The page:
interface between l2 learners’ pragmatic performance

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  • A p p l i e d R e s e a r c h o n E n g l i s h L a n g u a g e , 4 ( 1 ) | 31

    Interface between L2 learners pragmatic performance,

    language proficiency, and individual/group ZPD Zia Tajeddin


    (Professor of Applied Linguistics, Allameh Tabatabai University, Iran) *Corresponding author email:

    Farhad Tayebipour

    (PhD in TEFL, Department of English, Islamic Azad University, Shiraz Branch, Iran)

    (Received: 2014/10/31, Accepted: 2015/03/4)


    One of the theories accounting for pragmatic development of L2 learners is Vygotskys (1978)

    sociocultural theory. This study investigated the development of EFL learners' pragmatic

    competence through the lens of an important concept of Vygotskys theory, i.e. the zone of

    proximal development. The study was conducted to answer two questions. The first question

    was whether the amount of scaffolding provided to EFL learners would have any relationship

    with their proficiency level. The second question was focused on the investigation of the

    relationship between learners individual ZPDs and the group ZPD. To this end, 20 EFL

    learners at low vs. high proficiency levels were selected and assigned randomly into two

    groups. Both groups received ZPD-sensitive instruction to produce the two speech acts of

    request and apology. The findings indicated no significant relationship between the proficiency

    level of the participants and the amount of scaffolding given for the production of the two

    speech acts. However, the findings revealed certain relationship between participants'

    individual ZPDs and their group ZPD. This study suggests that EFL learners' general language

    proficiency has little impact on the development of their pragmatic competence. Besides, based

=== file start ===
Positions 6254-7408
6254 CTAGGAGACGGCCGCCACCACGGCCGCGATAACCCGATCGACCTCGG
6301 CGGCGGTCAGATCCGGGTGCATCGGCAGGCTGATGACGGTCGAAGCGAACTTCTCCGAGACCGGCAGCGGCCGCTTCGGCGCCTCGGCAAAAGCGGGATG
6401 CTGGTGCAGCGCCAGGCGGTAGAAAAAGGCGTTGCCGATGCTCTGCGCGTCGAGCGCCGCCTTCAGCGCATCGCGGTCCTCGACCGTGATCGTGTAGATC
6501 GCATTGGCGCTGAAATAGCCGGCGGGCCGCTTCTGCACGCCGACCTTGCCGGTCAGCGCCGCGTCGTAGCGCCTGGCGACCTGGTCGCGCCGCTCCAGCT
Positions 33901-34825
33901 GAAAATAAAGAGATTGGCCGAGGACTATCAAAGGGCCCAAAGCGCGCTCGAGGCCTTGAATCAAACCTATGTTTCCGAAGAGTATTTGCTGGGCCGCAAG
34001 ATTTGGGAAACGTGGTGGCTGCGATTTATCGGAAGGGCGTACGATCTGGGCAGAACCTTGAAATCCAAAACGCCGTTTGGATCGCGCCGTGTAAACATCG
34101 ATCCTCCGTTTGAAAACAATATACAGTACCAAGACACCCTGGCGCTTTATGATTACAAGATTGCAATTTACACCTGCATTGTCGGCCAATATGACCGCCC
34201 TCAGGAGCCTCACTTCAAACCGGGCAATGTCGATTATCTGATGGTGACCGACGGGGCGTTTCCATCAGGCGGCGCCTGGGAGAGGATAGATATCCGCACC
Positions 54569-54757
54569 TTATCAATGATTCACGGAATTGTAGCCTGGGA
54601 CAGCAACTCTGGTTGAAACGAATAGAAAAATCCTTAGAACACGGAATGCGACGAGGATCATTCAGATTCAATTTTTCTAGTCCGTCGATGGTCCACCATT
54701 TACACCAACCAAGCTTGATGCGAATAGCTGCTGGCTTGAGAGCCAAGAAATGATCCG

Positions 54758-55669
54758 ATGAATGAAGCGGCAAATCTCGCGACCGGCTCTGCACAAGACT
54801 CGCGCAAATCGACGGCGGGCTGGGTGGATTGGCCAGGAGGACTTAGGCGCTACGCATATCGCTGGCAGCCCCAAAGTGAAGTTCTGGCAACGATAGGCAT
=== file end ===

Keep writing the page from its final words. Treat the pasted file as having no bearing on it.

on the findings, scaffolding seems to have learner-specific effects, meaning that each learner

    may need a specific amount of scaffolding for his/her ZPD to grow despite being in the same

    group ZPD.

    Keywords: Language proficiency, pragmatic competence, interlanguage pragmatics,

    individual ZPD, group ZPD


    One of the most important concepts in

    Vygotskys (1978) sociocultural theory of

    mind is the zone of proximal development

    (ZPD). As to the importance of ZPD,

    Karpov's argument (cited in Haywood &

    Lidz, 2007) is revealing: nowhere in the

    field of human endeavors is Vygotskys

    concept of zone of proximal development

    more relevant than in education (p. 74).

    That is possibly why for Vygotsky (1978),

    ZPD-sensitive instruction is the only

    effective kind of instruction (Lantolf, 2005).

    According to Vygotsky (1978), ZPD is the

    distance between the actual development

    level as determined by independent problem

    solving and the level of potential

    development as determined through problem

    solving under adult guidance or in

    collaboration with more capable peers (p.

    86). Modifying Vygotsky's (1978)

    definition, Ohta (2001) defines ZPD as the

    distance between an individuals actual level